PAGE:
The arts in 1999: Exhibitions

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I feel that the New Year never really starts until the clocks go forward (this year, on the 28 March) - a bright day in the calendar that ought to be, but never is, the subject of poetry. The art season used to begin at much the same time as the clocks changed, and last until November. Nowadays, as with football and other previously seasonal activities, there's pressure all year long.

We all know why. Commercialism. The big museums put on shows that are guaranteed to draw crowds throughout the year, and these exhibitions are generally of popular old masters. This year, the first of them is the Royal Academy's "Monet in the 20th Century", which opens on the 23 January.

The RA can't fail with Monet. He's a modernist (died 1926) and an impressionist old master at the same time. At the end of the day, though, will you remember which picture was which? The difficulty won't arise with the National Gallery's "Portraits by Ingres", from 27 January. He's so precise and memorable. This will be one of the exhibitions of the year, even though the NG also promises us a survey of Rembrandt self-portraits.

In March the Tate will open with a retrospective of Jackson Pollock, a supreme artist who will make a moving contrast with Monet. Personally, I'd rather own a Pollock, so long as it's a good one. His best period was from 1947-49. This show also includes pictures from the years of Pollock's decline before his death in 1956. At the Tate in summer we'll also see "Abracadabra", contemporary art from all over the world. Fine, but the Tate's year ends uninspiringly with a survey of "The Art of Bloomsbury".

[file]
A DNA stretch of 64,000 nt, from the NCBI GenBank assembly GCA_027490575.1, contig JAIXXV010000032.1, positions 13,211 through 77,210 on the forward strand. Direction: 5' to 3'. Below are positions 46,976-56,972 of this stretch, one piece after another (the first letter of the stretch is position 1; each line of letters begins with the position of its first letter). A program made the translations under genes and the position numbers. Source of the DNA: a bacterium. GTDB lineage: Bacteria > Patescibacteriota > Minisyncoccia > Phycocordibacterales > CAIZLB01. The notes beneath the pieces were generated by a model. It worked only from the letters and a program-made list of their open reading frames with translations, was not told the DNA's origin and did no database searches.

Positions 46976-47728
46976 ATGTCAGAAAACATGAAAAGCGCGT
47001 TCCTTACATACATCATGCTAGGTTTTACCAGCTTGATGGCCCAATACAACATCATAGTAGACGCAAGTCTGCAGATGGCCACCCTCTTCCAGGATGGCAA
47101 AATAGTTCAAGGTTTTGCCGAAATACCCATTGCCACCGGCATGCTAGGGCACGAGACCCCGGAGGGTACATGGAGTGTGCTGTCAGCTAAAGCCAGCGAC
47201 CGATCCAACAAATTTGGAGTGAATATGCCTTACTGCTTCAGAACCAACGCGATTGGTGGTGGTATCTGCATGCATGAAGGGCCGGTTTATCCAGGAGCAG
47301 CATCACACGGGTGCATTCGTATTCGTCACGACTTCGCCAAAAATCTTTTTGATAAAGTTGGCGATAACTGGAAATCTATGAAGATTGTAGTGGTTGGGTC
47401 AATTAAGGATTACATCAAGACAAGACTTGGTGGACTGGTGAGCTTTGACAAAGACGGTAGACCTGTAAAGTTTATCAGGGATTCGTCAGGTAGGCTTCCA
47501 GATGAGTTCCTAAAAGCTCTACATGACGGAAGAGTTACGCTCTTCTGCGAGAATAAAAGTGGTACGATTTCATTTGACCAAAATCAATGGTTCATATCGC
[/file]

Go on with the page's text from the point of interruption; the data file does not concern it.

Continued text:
No doubt the Millbank bosses are saving their big guns for the opening of the Tate at Bankside in 2000. Not everyone is convinced by the new megamuseum. Surely, it is said, we need better, smaller museums, throughout the country. I agree. Meanwhile, the decline of the Hayward Gallery programming continues, with a Patrick Caulfield retrospective in February and a survey of Asian town planning in the summer.

But - good for the Hayward - in the autumn we'll see Lucio Fontana. You know those blank canvases slashed by a razor? They sound silly. Not so. Fontana was a true aesthete who could turn almost anything into perfect art (on a good day), and is a quiet hero of the old 20th-century avant- garde.

And the new avant-garde? Not much pops up in our schedules, mainly because so few commercial galleries have revealed their programmes. Here's a long shot. Look at Paris-based Bethan Huws, in her home-town gallery, the Oriel Mostyn, Llandudno, in May. Like Fontana, but with a gentler soul, she can make lovely minimalist art from just two or three strokes of her watercolour brush.